Director: Andrei Tarkovsky
Screenplay by: Fridrikh Gorenshteyn, Andrei Tarkovsky
Based on a Novel by: Stanislaw Lem
Starring: Donatas Banionis, Natalya Bondarchuk, Jüri Järvet
Country: Soviet Union
Running Time: 160 min
BBFC Certificate: 12
The next port of call in my journey through the work of Andrei Tarkovsky takes me to Solaris. It’s probably the director’s most well known and popular film, but at the same time it seems to be his most divisive. Some critics have cited this as the film where Tarkovsky’s style began to get too philosophical and slow for its own good, with a couple claiming the philosophies lean towards the cod end of the spectrum. It’s views like these that made me a little apprehensive about watching the film (and reviewing it for that matter). However, I’m determined to work through all of his films being re-released and would like an opinion on them, even if it’s a negative one, so the other night I found myself sitting down in front of the projector to check Solaris out.
The film sees psychologist Kris Kelvin (Donatas Banionis) sent to a space station orbiting the planet Solaris. It is believed the crew has gone insane and he is sent to confirm and find out why, possibly destroying the station afterwards if it is irredeemable. Once on the station, he finds that one of the crew members has committed suicide and the other two seem emotionally unstable. The problem on board soon becomes apparent when a woman appears in Kris’ quarters who seems to be his recently deceased wife, Hari (Natalya Bondarchuk). This isn’t a mere ghost or dreamed memory though, she’s physically there in the station with him and the others can see her too. This embodiment of his wife doesn’t share Hari’s memories though, or at least not more than a few fractions to make her seem like Kris’ wife. She isn’t a mere shell either – although not human, she has her own thoughts and feelings, which Kris’ fellow crew members give little regard to. They refer to her and the other ‘guests’ on board as things they should cut up and analyse, even when Hari is in the room with them.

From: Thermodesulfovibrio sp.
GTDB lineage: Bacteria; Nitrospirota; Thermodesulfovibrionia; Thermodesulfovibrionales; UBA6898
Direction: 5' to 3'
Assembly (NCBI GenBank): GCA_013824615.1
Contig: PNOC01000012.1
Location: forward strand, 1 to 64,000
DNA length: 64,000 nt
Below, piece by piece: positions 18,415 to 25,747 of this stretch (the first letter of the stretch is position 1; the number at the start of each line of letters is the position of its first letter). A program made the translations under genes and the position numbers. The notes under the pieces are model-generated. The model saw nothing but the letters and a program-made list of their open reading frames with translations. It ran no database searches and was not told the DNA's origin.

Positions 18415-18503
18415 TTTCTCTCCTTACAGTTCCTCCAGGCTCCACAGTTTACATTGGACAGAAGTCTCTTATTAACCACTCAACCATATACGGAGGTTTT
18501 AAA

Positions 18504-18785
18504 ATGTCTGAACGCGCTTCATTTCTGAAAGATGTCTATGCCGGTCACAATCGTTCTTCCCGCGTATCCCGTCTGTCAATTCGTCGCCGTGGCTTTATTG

Kris realises this isn’t his wife straight away of course and initially tries to dispose of her, tricking her into a rocket and firing her off the station. However, another version soon appears so he realises he can’t get rid of this painful memory and instead learns to embrace it, mentally and physically. He grows too attached though and neglects his duties on the station, instead suggesting he stay on Solaris with Hari (3.0) forever.
The 10th edition of the Toronto After Dark film festival kicks off later today and runs for a solid 9 days (Oct. 15-23). The fest seems to have settled into its niche – it doesn’t look to expand beyond its ~20 screenings per year and likely won’t compete for big World premieres, but year after year it puts together an interesting and eclectic lineup of solid genre fare. Granted, there are typically some odd choices and a rather insistent need to pick thematic pairings (I have to assume many people are getting slightly tired of the zombie double-bills every year – or is that just me?), but there’s little doubt that genre fans who don’t make the trip to Fantasia and Fantastic Fest are rabidly happy that TAD rolls in the numerous big genre titles of the year to the big screen here in Toronto. And many of us are also rabidly happy about the late night pub gatherings.
With the shift to the downtown Scotiabank location in recent years, the more anticipated screenings typically sell-out (several have already done that) so the fest has instituted some late night second screenings for the more popular titles. Consult the full lineup on the festival’s schedule page) which should include trailers for the films as well. Here’s a short run down of this year’s titles (with the proviso that I’ve not watched any trailers or read much about any of these films):
Thursday October 15th
Tales Of Halloween – Though my love for horror anthologies was challenged a few years ago when Trick R’ Treat was screened at After Dark (I seem to be in the minority in not liking that film though), I have higher hopes for this particular effort. The stories are shorter, the directors are more varied & interesting and there has already been some solid reviews of it. All the tales apparently take place on the same spooky evening, so we’ll see if they manage to do any crossover/merging of the stories or if they are all standalone. I’d love it if they could bring some of the feeling of the old Amicus anthologies from the 70s, but I think we’ll be in for a pretty rousing fest opener regardless.